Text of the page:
KNIGHTS OF RIZAL and the Ladies of Rizal pose after the ceremony marking the 164th birthday of the national hero Jose Rizal June 19 at the Rizal Center. ConGen Generoso Calonge was installed as honorary Knights Commander and was joined by the cultural attache Lizel Alcantara. OKOR and Ladies of Rizal are open for membership. Email email@example.com
By Jon Melegrito
WASHINGTON, D.C. — “If a bishop is not safe in the Philippines, who is going to be safe in his country?”
This was the question posed by T. Kumar, International Advocacy Director for Amnesty International, USA during a two-hour briefing sponsored by the Tom Lantos Human Rights Commission (TLHRC) July 15.
The Tom Lantos Human Rights Commission (formerly known as the Congressional Human Rights Caucus) aims “to promote, defend and advocate internationally recognized human rights norms in a nonpartisan manner, both within and outside of Congress, as enshrined in the Universal Declaration of Human Rights and other relevant human rights instruments.” As an investigative body, it makes recommendations to policy makers and legislators.
Kumar was referring to the alleged recent harassment of the family of Bishop Solito Toquero, former Resident Bishop of the United Methodist Church Manila Episcopal Area.
“That in itself shows the level of abuse conducted by Philippine government￼security forces,” Kumar pointed out. “They are being committed with total impunity, which means nobody is accountable. Instead of being punished, they are promoted – which gives them a green light to do anything they want.”
Toquero was among the panelists who described the current situation in the Philippines and provided personal accounts of torture and abuse by security forces. Also testifying were Amaryllis (Marie) Hilao-Enriquez, Chairperson of KARAPATAN (National Alliance for the Advancement of Human Rights), Marieta Corpuz, General Secretary of Samahan ng Katutubo sa Sierra Madre (SKSM) and Brian Campbell, legal advisor and steering committee member for the U.S.-based Ecumenical Advocacy Network on the Philippines (EANP).
More than a dozen congressional staff members of TLHRC, a bipartisan caucus of the U.S. House of Representatives, were on hand to listen and ask questions. Several representatives of faith-based communities, human rights groups and student organizations were also present, filling up the hearing room at the Rayburn House Office Building in Capitol Hill.
Congressional staff members of the bipartisan caucus and representatives of human rights organizations listen to a panel of speakers allege human rights violations in the Philippines.
In his testimony, Toquero recalled how two men claiming to be soldiers went to his son’s home in Cavite on June 28. “They refused to identify themselves or show their mission orders, but they wanted to talk to Raquel, my daughter-in-law,” he said. “They said they know what she has been doing.”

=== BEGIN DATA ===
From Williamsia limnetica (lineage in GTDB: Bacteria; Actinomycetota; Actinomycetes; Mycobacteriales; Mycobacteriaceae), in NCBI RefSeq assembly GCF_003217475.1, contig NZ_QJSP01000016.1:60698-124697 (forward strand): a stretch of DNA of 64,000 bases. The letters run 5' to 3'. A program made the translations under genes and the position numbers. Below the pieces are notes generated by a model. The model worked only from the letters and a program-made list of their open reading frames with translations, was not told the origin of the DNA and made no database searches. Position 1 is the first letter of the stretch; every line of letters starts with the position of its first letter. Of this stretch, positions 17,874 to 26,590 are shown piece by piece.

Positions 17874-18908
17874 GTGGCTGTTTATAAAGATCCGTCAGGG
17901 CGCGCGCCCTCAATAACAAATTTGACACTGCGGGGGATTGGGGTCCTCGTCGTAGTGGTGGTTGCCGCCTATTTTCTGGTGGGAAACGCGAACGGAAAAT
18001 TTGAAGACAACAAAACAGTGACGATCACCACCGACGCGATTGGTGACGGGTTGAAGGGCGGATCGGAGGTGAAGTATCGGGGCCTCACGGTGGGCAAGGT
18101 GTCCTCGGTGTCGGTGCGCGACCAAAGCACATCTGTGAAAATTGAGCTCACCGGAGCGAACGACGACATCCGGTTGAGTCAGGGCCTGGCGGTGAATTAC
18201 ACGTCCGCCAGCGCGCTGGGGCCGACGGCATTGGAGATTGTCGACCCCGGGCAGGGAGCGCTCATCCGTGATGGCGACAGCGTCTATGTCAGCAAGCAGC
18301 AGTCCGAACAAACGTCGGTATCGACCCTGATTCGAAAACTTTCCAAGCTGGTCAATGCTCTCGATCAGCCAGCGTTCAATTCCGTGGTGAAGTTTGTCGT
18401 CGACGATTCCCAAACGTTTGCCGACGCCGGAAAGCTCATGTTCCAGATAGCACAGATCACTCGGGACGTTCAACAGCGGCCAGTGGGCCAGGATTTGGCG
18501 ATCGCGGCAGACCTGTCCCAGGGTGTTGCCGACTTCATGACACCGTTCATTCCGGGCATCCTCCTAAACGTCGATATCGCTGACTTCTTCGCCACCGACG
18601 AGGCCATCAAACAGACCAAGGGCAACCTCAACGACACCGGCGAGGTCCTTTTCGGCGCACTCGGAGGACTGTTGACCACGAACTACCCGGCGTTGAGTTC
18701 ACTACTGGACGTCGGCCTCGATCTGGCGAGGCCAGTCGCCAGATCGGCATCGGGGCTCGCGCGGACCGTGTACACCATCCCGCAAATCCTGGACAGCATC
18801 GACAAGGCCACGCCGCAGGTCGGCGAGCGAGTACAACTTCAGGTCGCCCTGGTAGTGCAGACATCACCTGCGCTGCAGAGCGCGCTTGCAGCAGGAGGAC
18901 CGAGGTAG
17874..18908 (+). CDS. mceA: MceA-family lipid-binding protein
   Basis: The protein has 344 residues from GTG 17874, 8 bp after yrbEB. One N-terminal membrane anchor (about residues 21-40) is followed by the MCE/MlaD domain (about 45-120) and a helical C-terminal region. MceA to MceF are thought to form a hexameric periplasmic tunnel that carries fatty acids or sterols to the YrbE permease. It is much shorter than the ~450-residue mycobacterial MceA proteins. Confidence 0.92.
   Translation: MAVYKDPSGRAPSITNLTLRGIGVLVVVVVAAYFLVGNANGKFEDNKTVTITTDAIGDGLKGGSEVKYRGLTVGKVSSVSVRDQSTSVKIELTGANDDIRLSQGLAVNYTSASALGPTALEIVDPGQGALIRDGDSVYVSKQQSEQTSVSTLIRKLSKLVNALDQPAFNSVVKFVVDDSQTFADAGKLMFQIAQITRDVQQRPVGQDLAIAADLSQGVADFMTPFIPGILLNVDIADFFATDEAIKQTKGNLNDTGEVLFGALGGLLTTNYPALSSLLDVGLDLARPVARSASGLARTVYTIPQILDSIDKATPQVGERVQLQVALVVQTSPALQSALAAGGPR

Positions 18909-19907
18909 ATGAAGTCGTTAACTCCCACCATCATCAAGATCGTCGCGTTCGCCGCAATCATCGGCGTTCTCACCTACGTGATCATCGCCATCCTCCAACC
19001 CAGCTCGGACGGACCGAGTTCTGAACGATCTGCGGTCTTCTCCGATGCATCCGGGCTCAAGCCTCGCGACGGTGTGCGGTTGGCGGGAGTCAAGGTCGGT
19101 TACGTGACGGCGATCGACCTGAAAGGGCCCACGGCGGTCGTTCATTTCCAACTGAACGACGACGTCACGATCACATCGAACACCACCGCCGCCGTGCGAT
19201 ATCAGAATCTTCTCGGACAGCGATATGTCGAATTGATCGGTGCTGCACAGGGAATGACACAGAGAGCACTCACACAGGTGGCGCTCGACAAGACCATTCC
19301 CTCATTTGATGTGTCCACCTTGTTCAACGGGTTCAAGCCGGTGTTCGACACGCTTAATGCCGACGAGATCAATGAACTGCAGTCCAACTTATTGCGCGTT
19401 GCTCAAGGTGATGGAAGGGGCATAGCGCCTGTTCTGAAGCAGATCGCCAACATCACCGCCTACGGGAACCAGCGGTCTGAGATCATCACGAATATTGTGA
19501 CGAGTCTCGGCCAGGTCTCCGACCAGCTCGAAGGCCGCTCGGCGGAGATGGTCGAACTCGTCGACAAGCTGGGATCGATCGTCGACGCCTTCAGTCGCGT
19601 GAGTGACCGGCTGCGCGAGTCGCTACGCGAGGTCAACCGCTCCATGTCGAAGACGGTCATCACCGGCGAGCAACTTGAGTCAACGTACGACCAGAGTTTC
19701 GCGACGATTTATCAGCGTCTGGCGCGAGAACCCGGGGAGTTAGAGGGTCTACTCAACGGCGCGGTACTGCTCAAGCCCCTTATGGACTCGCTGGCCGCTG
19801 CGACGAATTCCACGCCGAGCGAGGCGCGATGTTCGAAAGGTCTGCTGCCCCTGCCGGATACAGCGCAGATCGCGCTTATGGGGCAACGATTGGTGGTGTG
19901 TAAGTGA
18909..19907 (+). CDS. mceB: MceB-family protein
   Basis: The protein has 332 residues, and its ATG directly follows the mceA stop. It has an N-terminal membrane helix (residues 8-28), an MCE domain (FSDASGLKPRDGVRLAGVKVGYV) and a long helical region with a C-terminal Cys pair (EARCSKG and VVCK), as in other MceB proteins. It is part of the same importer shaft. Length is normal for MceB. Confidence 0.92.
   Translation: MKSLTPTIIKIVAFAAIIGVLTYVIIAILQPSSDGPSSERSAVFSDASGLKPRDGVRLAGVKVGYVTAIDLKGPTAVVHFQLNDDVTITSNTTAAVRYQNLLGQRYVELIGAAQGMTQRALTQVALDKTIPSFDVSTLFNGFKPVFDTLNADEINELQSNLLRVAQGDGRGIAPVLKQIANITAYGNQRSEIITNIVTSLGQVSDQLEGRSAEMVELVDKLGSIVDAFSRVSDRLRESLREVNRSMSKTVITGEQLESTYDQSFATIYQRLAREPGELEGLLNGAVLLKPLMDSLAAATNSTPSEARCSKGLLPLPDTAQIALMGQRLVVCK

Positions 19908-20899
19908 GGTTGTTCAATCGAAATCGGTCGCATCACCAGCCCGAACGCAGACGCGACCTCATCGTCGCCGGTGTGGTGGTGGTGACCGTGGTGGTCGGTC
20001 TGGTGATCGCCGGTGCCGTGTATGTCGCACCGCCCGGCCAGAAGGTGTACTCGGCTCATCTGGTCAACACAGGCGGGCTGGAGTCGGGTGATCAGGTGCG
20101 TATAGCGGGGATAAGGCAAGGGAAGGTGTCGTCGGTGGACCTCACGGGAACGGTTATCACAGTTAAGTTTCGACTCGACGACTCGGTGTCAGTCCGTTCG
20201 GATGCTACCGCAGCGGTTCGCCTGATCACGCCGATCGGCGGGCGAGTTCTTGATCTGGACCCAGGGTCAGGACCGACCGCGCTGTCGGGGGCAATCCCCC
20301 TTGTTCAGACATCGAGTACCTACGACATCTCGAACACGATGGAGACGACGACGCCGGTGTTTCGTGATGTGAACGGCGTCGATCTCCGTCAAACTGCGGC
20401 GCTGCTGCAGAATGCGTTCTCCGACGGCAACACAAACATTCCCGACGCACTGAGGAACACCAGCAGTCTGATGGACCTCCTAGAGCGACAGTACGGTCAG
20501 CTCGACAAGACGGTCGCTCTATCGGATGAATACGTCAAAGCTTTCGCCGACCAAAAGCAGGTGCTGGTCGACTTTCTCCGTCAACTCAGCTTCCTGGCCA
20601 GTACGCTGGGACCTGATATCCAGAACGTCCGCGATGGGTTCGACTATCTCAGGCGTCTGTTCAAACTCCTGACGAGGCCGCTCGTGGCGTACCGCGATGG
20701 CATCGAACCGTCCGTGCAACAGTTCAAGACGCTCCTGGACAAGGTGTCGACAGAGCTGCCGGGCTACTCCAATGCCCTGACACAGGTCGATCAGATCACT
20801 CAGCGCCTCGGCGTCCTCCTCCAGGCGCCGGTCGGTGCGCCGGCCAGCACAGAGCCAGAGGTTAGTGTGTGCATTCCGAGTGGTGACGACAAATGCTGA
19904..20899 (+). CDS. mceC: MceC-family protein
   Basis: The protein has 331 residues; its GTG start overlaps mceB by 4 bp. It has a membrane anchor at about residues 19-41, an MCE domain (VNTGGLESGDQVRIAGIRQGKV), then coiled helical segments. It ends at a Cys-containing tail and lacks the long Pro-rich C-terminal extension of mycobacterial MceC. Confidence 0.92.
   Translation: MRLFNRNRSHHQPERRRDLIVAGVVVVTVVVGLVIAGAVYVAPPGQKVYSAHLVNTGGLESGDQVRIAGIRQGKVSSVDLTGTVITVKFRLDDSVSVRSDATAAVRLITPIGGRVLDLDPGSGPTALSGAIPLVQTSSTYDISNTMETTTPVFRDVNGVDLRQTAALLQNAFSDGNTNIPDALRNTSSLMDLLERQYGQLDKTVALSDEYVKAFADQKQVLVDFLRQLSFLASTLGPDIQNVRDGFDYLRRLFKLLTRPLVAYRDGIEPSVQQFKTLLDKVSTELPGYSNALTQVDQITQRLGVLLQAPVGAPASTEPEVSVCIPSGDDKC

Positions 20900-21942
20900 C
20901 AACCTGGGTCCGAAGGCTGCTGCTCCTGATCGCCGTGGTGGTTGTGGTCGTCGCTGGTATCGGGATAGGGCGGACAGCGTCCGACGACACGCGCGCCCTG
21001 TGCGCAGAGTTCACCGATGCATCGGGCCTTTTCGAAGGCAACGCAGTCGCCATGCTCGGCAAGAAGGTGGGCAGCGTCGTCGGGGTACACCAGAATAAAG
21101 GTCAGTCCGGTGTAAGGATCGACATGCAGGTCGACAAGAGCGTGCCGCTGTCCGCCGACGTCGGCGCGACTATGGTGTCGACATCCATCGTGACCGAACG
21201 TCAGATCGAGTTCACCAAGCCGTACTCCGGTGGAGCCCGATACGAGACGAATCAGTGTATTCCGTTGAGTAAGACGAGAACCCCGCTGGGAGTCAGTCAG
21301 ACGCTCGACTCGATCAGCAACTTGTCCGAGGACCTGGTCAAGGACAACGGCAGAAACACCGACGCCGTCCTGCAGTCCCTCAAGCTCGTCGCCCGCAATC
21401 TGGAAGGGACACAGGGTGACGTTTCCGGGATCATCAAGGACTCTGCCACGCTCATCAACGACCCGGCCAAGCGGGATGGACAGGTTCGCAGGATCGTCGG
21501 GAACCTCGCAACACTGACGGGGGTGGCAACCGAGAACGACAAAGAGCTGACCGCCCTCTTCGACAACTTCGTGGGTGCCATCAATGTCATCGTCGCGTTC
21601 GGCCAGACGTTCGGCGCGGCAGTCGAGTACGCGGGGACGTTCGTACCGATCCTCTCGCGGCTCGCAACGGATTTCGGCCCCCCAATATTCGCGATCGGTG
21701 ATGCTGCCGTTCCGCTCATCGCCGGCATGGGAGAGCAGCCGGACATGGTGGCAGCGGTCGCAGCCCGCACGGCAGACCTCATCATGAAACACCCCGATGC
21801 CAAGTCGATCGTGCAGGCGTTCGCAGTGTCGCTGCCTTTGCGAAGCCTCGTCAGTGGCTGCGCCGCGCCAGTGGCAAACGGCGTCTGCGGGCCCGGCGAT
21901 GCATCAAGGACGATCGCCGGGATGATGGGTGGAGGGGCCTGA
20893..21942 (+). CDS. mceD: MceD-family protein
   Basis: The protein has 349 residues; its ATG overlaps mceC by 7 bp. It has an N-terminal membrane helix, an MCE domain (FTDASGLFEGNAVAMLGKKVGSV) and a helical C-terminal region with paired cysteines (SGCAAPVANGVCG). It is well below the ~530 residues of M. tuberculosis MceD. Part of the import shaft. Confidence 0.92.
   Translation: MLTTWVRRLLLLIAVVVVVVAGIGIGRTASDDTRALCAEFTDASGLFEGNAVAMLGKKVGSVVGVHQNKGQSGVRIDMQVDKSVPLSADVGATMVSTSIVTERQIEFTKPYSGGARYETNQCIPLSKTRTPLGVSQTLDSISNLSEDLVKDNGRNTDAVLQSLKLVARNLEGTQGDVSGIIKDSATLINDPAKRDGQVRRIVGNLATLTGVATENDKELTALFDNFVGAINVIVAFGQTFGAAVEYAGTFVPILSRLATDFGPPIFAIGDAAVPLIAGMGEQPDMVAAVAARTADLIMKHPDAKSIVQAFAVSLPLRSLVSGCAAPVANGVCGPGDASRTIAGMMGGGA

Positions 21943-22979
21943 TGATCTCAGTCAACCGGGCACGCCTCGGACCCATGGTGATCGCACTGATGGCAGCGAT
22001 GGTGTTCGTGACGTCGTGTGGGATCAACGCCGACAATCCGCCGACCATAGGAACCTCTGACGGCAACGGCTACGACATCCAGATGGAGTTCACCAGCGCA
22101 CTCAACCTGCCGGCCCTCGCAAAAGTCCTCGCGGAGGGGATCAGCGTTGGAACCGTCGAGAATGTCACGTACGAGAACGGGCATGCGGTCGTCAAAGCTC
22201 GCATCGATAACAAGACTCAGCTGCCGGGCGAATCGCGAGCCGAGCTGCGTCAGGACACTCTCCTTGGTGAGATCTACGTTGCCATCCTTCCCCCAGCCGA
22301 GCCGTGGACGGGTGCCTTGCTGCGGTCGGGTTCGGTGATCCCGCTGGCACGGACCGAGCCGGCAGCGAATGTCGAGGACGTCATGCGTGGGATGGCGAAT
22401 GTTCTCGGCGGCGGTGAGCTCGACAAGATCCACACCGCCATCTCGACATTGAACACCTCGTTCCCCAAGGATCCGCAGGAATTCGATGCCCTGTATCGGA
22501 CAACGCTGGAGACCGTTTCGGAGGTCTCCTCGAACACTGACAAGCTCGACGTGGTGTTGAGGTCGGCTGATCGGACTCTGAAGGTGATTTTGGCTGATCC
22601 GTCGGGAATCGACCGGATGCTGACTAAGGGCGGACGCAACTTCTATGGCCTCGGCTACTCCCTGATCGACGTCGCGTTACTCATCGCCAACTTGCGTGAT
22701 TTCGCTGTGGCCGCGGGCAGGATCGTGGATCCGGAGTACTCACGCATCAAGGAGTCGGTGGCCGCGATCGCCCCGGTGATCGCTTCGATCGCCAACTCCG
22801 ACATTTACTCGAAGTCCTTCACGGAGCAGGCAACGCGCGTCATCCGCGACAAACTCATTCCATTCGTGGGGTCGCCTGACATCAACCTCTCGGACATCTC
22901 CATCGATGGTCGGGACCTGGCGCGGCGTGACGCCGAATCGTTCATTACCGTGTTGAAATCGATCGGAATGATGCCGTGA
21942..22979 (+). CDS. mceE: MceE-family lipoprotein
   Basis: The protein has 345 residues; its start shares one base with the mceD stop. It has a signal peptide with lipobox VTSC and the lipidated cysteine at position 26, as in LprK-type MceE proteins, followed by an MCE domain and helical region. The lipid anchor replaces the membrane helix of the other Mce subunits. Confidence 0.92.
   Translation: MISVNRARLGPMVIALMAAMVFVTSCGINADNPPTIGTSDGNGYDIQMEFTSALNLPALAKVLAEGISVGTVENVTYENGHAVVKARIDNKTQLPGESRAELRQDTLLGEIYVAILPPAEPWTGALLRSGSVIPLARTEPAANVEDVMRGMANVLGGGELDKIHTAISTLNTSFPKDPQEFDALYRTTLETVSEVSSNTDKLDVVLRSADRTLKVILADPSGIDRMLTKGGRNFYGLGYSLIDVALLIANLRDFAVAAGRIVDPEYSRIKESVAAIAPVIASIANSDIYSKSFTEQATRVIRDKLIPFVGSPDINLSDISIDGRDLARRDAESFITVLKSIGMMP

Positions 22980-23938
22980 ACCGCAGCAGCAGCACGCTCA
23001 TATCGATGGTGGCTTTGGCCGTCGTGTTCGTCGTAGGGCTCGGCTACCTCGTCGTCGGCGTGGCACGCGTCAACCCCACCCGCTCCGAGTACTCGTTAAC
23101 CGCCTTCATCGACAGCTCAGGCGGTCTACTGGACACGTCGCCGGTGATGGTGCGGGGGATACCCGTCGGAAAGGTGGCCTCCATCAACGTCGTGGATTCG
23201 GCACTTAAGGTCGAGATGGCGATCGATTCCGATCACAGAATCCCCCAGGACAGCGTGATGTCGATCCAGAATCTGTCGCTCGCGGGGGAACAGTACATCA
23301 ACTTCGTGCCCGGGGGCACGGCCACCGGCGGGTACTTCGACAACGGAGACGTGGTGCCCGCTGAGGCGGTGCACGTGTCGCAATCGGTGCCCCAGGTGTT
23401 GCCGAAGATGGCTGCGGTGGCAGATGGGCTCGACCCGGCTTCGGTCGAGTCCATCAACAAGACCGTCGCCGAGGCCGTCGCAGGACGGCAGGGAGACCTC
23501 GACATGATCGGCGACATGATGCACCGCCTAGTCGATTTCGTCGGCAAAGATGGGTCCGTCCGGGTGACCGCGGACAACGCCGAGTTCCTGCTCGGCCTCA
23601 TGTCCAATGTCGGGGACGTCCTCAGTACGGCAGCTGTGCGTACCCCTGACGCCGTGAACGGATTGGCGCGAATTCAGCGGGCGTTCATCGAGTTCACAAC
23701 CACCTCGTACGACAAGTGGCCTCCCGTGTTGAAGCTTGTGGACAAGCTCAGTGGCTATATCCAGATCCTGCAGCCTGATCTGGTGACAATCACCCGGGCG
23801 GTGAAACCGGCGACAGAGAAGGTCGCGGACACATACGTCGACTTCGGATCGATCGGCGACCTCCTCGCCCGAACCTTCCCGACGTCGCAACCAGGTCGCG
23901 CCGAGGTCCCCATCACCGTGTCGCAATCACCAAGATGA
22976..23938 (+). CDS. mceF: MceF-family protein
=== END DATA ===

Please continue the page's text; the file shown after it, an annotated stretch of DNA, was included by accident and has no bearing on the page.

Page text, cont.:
“What she has been doing,” the Bishop asserted, “is fighting for workers to enjoy their rights and receive decent wages.” His daughter-in-law works for the Confederation for Unity, Recognition and Advancement of Government Employees (COURAGE). The advocacy group is pushing for a national minimum wage of P16,000 a month, or about $350, for private as well as public workers.
Environment of Impunity
The National Council of Churches in the Philippines (NCCP) has protested the “ongoing harassment against the government employees’ union,” and the “current environment of impunity that prevails in the Philippines.” It cited more than 20 incidents since April this year, including arrest on false charges, extrajudicial killings and disappearances.
Hilao-Enriquez, 52, a member of the Agta Dumagat tribe in Aurora province, talked about “my people’s struggles against foreign capitalist investors, big landholders and government itself.”
Their incursions on the Dumagats’ ancestral lands, she said, “is a desecration of our culture. Logging has destroyed the environment￼and displaced our tribal communities. These big companies are being protected by government security forces who resort to violence against anyone who gets in the way of development.”
“I have been organizing my people since I was 18 years old,” Hilao-Enriquez added. “What gives me strength and courage to continue fighting is our collective will to do the right thing.”
In her remarks, Corpuz cited how the military uses excuses to “create divisions in the community and target dissidents and anyone who opposes development in the area. Violence against indigenous communities goes on at a regular pace.”
Be extremely vocal
During the question-and-answer, UCLA student Kevin Casasola asked the panelists “what we can do here in the U.S. to put an end to these human rights violations.”
Kumar replied that the American people must “be extremely vocal in pushing the State Department, not just in issuing annual reports, but in setting benchmarks. Meaningful investigations must be undertaken and military officers, whose hands are soaked in blood, must be held accountable.”
Amirah Ali Lidasan, a Muslim activist from Cotabato City in Mindanao, chimed in from the audience. “Our voices are rarely heard because it’s hard for us to come to the U.S.,” she said. “We are relying on the American people to speak out for us, so we can continue our work.”
“I will do my best as Samahang Pilipino’s external vice president to make sure these issues gain more traction as my campus gets more educated about the Philippines,” Casasola assured Lidasan. “I’ll be heading to the Philippines in August to get more hands on experience with the issues.”